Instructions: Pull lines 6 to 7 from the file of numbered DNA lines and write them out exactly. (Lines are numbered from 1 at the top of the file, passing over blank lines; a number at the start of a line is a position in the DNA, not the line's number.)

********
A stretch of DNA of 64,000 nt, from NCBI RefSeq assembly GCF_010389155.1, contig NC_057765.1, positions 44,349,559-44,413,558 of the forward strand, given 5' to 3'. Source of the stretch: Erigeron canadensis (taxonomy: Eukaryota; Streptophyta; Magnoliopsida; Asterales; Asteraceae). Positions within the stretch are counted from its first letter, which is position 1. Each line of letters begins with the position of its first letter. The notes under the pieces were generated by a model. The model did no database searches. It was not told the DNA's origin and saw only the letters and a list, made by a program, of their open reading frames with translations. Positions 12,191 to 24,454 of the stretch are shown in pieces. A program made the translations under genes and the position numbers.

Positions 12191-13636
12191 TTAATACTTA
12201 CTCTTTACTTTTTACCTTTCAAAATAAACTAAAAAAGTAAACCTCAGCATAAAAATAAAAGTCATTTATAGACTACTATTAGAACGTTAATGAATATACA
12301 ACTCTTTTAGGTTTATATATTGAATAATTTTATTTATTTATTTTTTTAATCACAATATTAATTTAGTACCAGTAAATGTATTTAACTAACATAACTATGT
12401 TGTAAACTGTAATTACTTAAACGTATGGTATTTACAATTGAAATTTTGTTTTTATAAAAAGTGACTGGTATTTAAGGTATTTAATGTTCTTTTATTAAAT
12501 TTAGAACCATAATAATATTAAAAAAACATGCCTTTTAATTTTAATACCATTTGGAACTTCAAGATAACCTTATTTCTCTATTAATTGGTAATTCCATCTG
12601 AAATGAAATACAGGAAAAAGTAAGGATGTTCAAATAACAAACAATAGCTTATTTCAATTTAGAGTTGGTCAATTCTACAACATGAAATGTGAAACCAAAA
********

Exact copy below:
12401 TGTAAACTGTAATTACTTAAACGTATGGTATTTACAATTGAAATTTTGTTTTTATAAAAAGTGACTGGTATTTAAGGTATTTAATGTTCTTTTATTAAAT
12501 TTAGAACCATAATAATATTAAAAAAACATGCCTTTTAATTTTAATACCATTTGGAACTTCAAGATAACCTTATTTCTCTATTAATTGGTAATTCCATCTG